NLD ‘Will Not Take Ma Ba Tha Demands Seriously’
|Win Htein, NLD spokesperson and central executive committee member. (Photo: J Paing / The Irrawaddy)|
By Htet Naing Zaw
July 9, 2016
July 9, 2016
NAYPYIDAW — Win Htein, spokesperson for the National League for Democracy (NLD), said that the party will not take seriously a demand by ultra-nationalist monks that the government punish a regional minister for recent remarks criticizing their hardline Buddhist group.
The Association for the Protection of Race and Religion—better known by its Burmese acronym “Ma Ba Tha”—on Thursday called for action to be taken by the country’s ruling NLD leadership against the Rangoon Chief Minister Phyo Min Thein—also an NLD member—for deeming the hardline organization “not necessary.”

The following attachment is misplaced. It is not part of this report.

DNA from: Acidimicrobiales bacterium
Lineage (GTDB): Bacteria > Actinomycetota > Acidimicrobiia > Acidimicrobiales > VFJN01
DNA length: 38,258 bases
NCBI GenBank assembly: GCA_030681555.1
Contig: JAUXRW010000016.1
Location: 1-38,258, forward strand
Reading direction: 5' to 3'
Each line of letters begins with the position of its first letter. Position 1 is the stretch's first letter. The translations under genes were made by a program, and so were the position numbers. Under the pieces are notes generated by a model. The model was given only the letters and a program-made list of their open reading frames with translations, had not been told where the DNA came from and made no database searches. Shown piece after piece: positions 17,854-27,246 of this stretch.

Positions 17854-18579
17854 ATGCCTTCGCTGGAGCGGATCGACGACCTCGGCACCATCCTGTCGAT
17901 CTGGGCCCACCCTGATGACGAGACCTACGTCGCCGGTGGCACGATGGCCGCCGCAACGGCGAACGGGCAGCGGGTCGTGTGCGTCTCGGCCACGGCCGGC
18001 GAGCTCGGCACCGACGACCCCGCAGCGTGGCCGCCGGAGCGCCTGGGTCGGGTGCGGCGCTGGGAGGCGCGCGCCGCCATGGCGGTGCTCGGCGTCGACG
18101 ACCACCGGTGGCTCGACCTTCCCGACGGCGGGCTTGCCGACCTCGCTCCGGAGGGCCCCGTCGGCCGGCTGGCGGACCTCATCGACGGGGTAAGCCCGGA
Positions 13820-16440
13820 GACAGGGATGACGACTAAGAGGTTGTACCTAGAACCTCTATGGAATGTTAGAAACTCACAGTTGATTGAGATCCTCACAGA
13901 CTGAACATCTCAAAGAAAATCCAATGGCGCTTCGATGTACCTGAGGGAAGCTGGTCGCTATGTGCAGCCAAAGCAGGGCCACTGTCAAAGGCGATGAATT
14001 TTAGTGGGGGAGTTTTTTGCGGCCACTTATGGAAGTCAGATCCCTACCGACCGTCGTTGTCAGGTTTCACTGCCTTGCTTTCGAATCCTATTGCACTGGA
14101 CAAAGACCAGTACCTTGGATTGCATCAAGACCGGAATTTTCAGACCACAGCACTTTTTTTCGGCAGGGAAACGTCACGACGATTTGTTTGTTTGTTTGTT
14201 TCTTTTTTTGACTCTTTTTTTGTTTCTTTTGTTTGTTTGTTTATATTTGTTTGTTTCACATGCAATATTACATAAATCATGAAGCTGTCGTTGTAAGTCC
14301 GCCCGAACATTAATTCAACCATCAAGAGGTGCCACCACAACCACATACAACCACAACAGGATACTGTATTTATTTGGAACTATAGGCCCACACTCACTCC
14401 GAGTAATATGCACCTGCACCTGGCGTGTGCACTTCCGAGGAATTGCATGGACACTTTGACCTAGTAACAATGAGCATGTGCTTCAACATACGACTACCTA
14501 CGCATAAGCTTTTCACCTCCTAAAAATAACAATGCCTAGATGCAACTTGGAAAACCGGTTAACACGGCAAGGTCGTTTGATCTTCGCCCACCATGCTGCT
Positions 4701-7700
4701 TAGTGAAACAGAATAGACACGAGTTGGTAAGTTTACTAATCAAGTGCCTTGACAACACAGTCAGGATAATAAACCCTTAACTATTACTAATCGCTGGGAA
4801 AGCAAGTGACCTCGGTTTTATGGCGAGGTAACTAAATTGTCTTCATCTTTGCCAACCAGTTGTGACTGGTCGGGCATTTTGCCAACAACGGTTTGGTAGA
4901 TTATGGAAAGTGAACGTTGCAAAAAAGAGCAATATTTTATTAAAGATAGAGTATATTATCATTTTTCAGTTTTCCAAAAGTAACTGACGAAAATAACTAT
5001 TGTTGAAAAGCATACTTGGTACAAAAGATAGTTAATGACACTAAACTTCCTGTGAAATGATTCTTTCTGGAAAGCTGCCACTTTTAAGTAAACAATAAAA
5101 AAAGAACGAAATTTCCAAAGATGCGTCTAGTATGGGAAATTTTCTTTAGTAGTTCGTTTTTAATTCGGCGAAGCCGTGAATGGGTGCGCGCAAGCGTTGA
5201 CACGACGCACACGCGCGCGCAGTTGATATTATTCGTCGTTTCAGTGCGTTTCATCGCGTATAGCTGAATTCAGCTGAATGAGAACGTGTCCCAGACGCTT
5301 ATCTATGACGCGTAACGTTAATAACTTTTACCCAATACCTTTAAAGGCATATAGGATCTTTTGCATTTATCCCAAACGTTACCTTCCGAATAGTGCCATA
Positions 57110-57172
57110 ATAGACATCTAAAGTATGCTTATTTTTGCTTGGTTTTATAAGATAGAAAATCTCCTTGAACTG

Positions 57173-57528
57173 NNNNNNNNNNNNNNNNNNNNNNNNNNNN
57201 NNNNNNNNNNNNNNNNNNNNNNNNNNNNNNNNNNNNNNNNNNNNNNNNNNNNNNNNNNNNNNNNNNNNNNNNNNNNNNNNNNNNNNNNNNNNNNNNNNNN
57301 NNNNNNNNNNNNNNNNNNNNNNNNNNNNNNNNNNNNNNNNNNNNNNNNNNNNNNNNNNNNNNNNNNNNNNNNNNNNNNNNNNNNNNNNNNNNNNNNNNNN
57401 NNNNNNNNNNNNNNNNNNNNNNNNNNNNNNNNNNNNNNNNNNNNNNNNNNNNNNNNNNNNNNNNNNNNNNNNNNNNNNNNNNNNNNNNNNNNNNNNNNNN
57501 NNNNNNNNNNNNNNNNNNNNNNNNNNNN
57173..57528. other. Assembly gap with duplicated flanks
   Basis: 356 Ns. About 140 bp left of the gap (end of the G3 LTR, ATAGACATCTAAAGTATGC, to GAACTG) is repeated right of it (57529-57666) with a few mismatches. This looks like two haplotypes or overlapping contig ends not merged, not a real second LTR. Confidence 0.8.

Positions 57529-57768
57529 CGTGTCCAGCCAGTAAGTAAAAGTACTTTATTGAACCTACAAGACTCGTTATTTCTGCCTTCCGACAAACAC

In their statement released on the same day, Ma Ba Tha said they would send also their request to longtime NLD patron Tin Oo.
“Regarding that case, we only have the attitude of making big problems smaller, and making small problems none. We don’t take it too seriously. We won’t take it seriously just because of their demands,” Win Htein, one of the party’s central executive committee members, told the reporters in Naypyidaw on Friday evening.
He said that the NLD’s policy is not to mix religion and politics. For the time being, he added, the NLD’s primary focus is to smooth the political, economic and peace processes prioritized by State Counselor Aung San Suu Kyi. Win Htein described all other issues as “trivial” matters.
“We have no reason to respond to [those] who usually say terribly nasty things on Facebook. We won’t put those things into our minds while Daw Aung San Suu Kyi is moving forward shrewdly,” Win Htein said, referring to Ma Ba Tha leader Wirathu, a monk known for his anti-Muslim stance and public statements which have been criticized by rights groups as hate speech.
Burma’s 2008 Constitution forbids the abuse of religion for political purposes, he pointed out. If Ma Ba Tha abides by the law, Win Htein explained, issues will be settled under the law; if Ma Ba Tha fails to abide by the law, local authorities will be called in to regulate the group, he added.